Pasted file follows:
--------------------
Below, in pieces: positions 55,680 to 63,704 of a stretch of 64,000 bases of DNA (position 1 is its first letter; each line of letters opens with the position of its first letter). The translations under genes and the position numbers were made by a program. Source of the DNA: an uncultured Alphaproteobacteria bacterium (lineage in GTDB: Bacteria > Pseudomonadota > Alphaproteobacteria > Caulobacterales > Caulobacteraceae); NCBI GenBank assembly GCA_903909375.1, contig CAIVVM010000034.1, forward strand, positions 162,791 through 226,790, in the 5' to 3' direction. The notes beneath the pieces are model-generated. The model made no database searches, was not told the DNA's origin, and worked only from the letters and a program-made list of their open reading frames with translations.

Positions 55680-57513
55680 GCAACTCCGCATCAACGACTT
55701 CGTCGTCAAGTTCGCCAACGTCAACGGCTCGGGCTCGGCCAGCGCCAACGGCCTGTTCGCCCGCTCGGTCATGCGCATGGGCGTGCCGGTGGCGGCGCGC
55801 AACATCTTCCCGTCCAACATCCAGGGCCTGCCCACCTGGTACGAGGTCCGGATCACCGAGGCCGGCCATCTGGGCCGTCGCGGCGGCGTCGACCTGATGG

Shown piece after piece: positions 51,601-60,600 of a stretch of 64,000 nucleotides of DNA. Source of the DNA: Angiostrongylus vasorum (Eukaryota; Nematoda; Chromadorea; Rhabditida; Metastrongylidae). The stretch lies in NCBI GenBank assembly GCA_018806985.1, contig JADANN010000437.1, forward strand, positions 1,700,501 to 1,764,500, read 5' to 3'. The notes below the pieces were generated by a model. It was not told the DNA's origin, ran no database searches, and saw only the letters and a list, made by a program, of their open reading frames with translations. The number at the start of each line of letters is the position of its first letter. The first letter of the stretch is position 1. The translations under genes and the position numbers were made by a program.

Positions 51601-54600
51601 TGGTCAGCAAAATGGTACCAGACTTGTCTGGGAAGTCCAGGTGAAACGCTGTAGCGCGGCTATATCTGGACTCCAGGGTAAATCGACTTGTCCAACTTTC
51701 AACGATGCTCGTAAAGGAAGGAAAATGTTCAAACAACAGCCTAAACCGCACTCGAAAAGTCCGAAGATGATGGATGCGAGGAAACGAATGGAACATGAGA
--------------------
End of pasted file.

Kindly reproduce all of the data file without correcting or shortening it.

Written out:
Below, in pieces: positions 55,680 to 63,704 of a stretch of 64,000 bases of DNA (position 1 is its first letter; each line of letters opens with the position of its first letter). The translations under genes and the position numbers were made by a program. Source of the DNA: an uncultured Alphaproteobacteria bacterium (lineage in GTDB: Bacteria > Pseudomonadota > Alphaproteobacteria > Caulobacterales > Caulobacteraceae); NCBI GenBank assembly GCA_903909375.1, contig CAIVVM010000034.1, forward strand, positions 162,791 through 226,790, in the 5' to 3' direction. The notes beneath the pieces are model-generated. The model made no database searches, was not told the DNA's origin, and worked only from the letters and a program-made list of their open reading frames with translations.

Positions 55680-57513
55680 GCAACTCCGCATCAACGACTT
55701 CGTCGTCAAGTTCGCCAACGTCAACGGCTCGGGCTCGGCCAGCGCCAACGGCCTGTTCGCCCGCTCGGTCATGCGCATGGGCGTGCCGGTGGCGGCGCGC
55801 AACATCTTCCCGTCCAACATCCAGGGCCTGCCCACCTGGTACGAGGTCCGGATCACCGAGGCCGGCCATCTGGGCCGTCGCGGCGGCGTCGACCTGATGG

Shown piece after piece: positions 51,601-60,600 of a stretch of 64,000 nucleotides of DNA. Source of the DNA: Angiostrongylus vasorum (Eukaryota; Nematoda; Chromadorea; Rhabditida; Metastrongylidae). The stretch lies in NCBI GenBank assembly GCA_018806985.1, contig JADANN010000437.1, forward strand, positions 1,700,501 to 1,764,500, read 5' to 3'. The notes below the pieces were generated by a model. It was not told the DNA's origin, ran no database searches, and saw only the letters and a list, made by a program, of their open reading frames with translations. The number at the start of each line of letters is the position of its first letter. The first letter of the stretch is position 1. The translations under genes and the position numbers were made by a program.

Positions 51601-54600
51601 TGGTCAGCAAAATGGTACCAGACTTGTCTGGGAAGTCCAGGTGAAACGCTGTAGCGCGGCTATATCTGGACTCCAGGGTAAATCGACTTGTCCAACTTTC
51701 AACGATGCTCGTAAAGGAAGGAAAATGTTCAAACAACAGCCTAAACCGCACTCGAAAAGTCCGAAGATGATGGATGCGAGGAAACGAATGGAACATGAGA